Paonia Town Meeting

The Town of Paonia held its first in-person board meeting since the COVID-19 shutdown.

By Lisa Young

Staff writer

The town of Paonia took another step toward allowing retail marijuana sales during its June 23 meeting. Trustees reviewed and discussed a draft ordinance ahead of the November 2020 election outlining the town’s rules and regulations for retail pot shops.

Members of town staff, the town attorney and members of the governmental affairs committee have been working on draft regulations for the licensing of retail marijuana in preparation for a ballot initiative in November. Language for the ballot question or questions needs to be submitted to the Delta County Clerk by early August.

Colorado Amendment 64, passed in 2012, allows for the cultivation, testing, manufacturing and retail sales of marijuana in the state. Locations in the state can determine if they want to prohibit the marijuana sales or approve the time, place and manner in which marijuana establishments can operate and limit the number of establishments. Businesses must follow the Colorado Marijuana Code.

The Paonia ordinance would amend Chapter Six of the Municipal Code and add a section entitled Paonia Retail Marijuana Code. The ordinance, if approved by the board, would become effective after midnight Dec. 31, 2020 provided voters approve one or possibly two marijuana related measures in the works for the November election.

Oversight and licensing of retail marijuana sales will be regulated by the state and then the town. The ordinance takes into consideration zoning stipulations, a tax bond in the amount of 5,000, background checks to determine both moral character and state residency of the applicants.

If approved, the pot shop must be 1,000 feet from a school and residential childcare facility. There will be no mobile facilities and restrictions regarding deliveries. In addition, no retail shops will be allowed in residential zoned areas and licenses will need to be renewed annually with a number of operating fees.

Julie Huffman, a law firm partner at Clay, Dodson and Huffman, P.C in Delta, will serve as the new municipal judge for Paonia. Huffman was unanimously approved by the board following the recommendation of the Paonia Municipal Judge Hiring committee consisting of Chief of Police Neil Ferguson, Trustees Dave Knutson and Michelle Pattison and town attorney Bo Nerlin. Huffman will take over for Hon. Bruce Joss who served as the interim judge following the resignation of Hon. Brad Kolman in December 2019.

Trustees unanimously approved an intergovernmental agreement with the newly-formed One Delta County Economic Alliance. As part of the agreement the town of Paonia will pay 1.7% or $1,122 annually to offset ODC expenses.

“After review of the budget with the Finance Director, we find that while there is not one single line item within the general fund that should be reallocated to offset the cost, there are multiple line items where we can reduce expenditures and are projecting lower expenditures than budgeted for including lower a lower electric bill due to updated system, general offices supplies, etc,” said Corinne Ferguson, town administrator, in her letter of recommendation to the board.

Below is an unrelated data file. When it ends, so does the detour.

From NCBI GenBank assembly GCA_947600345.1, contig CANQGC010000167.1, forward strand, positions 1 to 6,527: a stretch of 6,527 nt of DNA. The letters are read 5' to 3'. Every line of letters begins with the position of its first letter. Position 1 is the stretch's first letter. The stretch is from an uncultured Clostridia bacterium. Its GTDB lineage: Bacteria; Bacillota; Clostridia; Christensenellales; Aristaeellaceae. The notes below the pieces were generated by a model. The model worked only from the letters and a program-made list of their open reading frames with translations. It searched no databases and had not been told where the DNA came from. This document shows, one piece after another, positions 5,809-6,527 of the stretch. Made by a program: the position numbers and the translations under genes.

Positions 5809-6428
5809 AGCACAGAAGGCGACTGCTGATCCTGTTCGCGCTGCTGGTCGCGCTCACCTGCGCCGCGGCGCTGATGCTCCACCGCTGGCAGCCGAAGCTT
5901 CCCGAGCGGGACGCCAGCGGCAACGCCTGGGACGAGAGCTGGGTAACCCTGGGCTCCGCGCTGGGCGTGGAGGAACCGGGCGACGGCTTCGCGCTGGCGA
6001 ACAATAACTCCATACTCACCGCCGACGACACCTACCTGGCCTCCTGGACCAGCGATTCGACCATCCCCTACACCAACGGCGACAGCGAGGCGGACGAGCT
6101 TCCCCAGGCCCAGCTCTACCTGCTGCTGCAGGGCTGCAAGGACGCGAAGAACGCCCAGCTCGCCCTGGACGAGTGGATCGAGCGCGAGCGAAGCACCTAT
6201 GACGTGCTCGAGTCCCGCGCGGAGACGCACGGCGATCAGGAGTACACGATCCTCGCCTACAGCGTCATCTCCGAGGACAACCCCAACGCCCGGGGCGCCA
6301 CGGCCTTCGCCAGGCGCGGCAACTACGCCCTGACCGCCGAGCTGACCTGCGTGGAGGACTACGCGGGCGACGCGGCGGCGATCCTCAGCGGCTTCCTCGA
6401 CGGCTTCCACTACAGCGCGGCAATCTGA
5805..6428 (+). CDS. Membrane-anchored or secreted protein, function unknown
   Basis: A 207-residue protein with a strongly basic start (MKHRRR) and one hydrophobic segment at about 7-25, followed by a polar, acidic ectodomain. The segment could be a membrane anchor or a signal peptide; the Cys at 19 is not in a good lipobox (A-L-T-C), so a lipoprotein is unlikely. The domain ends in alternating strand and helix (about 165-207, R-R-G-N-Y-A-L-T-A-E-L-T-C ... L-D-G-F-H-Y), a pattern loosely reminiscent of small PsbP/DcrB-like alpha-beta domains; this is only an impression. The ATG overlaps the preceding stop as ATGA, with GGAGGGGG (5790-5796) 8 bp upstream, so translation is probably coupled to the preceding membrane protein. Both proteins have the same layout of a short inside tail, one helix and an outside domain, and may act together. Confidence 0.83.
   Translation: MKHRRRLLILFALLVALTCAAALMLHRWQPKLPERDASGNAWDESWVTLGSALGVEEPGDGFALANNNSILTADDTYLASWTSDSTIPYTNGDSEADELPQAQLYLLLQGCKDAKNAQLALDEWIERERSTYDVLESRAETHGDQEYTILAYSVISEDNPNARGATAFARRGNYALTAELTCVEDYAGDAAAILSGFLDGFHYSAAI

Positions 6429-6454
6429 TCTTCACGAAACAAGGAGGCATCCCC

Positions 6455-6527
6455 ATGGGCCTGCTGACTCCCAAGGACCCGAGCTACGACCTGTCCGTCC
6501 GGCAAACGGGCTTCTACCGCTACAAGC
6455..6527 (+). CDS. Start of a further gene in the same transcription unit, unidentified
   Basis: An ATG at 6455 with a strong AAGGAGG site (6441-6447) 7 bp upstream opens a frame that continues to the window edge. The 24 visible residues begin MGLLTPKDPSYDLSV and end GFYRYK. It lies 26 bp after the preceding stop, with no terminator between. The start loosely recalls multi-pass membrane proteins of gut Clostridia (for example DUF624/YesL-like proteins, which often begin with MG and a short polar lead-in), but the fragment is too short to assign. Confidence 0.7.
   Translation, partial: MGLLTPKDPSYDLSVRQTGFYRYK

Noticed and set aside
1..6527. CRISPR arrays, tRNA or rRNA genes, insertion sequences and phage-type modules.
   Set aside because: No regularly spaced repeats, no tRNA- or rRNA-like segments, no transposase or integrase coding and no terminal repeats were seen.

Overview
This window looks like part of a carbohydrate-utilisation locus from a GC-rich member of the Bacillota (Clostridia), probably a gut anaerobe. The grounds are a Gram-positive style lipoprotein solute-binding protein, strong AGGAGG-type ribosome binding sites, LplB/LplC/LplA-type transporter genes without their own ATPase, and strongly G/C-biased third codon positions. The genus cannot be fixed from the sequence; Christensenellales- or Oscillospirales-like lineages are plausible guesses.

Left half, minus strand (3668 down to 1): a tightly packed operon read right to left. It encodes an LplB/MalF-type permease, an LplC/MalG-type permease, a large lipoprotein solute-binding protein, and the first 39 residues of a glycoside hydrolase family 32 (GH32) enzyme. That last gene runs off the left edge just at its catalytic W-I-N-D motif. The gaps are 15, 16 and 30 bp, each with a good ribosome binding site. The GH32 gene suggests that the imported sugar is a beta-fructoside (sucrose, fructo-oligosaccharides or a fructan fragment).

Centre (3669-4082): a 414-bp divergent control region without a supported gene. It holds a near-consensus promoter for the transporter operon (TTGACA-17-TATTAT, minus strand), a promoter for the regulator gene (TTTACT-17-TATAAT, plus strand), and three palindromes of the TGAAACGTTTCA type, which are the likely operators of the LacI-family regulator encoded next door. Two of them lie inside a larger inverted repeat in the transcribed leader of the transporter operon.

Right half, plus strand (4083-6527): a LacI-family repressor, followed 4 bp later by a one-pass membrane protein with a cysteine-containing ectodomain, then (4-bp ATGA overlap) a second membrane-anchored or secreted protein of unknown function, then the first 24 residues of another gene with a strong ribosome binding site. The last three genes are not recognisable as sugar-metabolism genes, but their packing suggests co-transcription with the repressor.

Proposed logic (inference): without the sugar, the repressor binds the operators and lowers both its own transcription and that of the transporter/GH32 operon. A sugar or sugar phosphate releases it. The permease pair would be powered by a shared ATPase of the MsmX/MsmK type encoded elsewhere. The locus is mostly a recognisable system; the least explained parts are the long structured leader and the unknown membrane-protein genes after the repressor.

Potential financial contributions to One Delta County Economic Alliance are as follows, Delta County 62% or $40,916; City of Delta 28.6% or $18,875; Orchard City 3.6% or $2,375; Cedaredge 2.6% or $1,716; Hotchkiss 1% or $660 and Crawford .5% or $330.

Jay Canode, Paonia Skate Park, made a presentation before the board and requested support for future upgrades. Canode said he is still waiting on Delta County for the requested $40,000 to help with the estimated $300,000 park improvements. Trustees directed town staff to draft a letter of support for the park upgrades.

Ben Katz, Western Slope Conservation Center, updated the board on the recent Bureau of Land Management (BLM) final plan that opens the area up to extensive oil and gas development over the next 15 to 20 years. Katz asked the board to draft a letter to the Department of Interior addressing the continual dismissal of the towns’ concerns and requesting additional protection for the North Fork Valley and requesting that oil and gas leases be stopped until a better plan could be put in place. Mayor Mary Bachran directed Katz to draft a letter for board approval at a later date.

A special meeting was called for Tuesday, June 30, to discuss a request by local merchants to among a number of things support closing down Grand Avenue on Saturdays from 1-7 p.m. from July 4-Sept. 26 in order to allow businesses to host sidewalk sales and gallery openings. The special meeting will also have an executive session to discuss legal matters.

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